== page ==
Are Raleigh City Councilors Working on a Secret Plan to Ban Airbnb?
By Brent Woodcox
Now it seems that there has been a break through. Just not one that is fit for public consumption, apparently.
In response to our most recent column on the subject of short term rentals, District E City Councilor Stef Mendell may have let the cat out of the bag when it comes to the secret plan for new Airbnb rules.
Then yesterday, District B City Councilor David Cox had an enlightening Twitter exchange with former councilor Mary-Ann Baldwin on Twitter.
Now Cox claims to support legalizing short term rentals in the city. However, he has repeatedly voted down any compromise offered on the issue that would actually accomplish his stated goal to make Airbnb legal in the city, including the compromise proposal offered by the Short Term Rental Task Force that was made up of citizens appointed by him and his fellow council members last year.
It remains unclear what regulations Cox would support or what his personal position is on the matter but possibly after serving on council for the entire period that these rules have been debated he may be willing to tell us for the first time where he stands on the issue.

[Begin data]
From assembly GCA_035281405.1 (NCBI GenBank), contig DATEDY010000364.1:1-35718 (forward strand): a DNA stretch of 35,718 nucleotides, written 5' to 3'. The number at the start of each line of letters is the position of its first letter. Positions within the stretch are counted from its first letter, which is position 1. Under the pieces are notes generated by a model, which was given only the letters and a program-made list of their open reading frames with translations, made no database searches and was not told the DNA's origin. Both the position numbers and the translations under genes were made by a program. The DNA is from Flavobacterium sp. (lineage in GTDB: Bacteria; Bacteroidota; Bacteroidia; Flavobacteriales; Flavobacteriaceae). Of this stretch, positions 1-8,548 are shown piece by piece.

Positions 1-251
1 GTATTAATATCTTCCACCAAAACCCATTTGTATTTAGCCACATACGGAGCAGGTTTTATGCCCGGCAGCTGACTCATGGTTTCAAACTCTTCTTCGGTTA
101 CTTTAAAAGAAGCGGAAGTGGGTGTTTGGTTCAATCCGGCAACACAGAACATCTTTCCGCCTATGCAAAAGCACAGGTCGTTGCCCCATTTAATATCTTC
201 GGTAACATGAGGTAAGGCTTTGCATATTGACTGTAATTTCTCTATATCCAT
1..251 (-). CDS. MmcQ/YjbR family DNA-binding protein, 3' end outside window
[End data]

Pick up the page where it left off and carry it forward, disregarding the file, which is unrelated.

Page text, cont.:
In his blog post, he cited the rules of three other cities, seemingly implying that those rules may serve as a template for the still confidential Raleigh proposal.
Notice what is not being considered at all at this point is the proposal offered by Raleigh citizens last year that suffered the legislative maneuver equivalent of being stuffed in a trash can.
From what we can gather, the Asheville "homestay" option seems to be favored by the so-called "new majority" of the council. That would mean that short term rentals would continue to be illegal as they are in Asheville while "homestays" would be allowed but heavily regulated. It's worth noting that Asheville's regulations have been an unmitigated disaster in the city and proven to be so unenforceable that Airbnb hosts actually made more money in Asheville last year than in any other city in North Carolina.
It remains unclear who exactly is in on this classified plan to keep short term rentals illegal in Raleigh. It's unknown whether any citizens have been consulted or involved in drafting this surreptitious document. And it's uncertain when this clandestine plan may unfold before the city council.
But rest assured, we'll continue to keep our eyes on this story as it develops.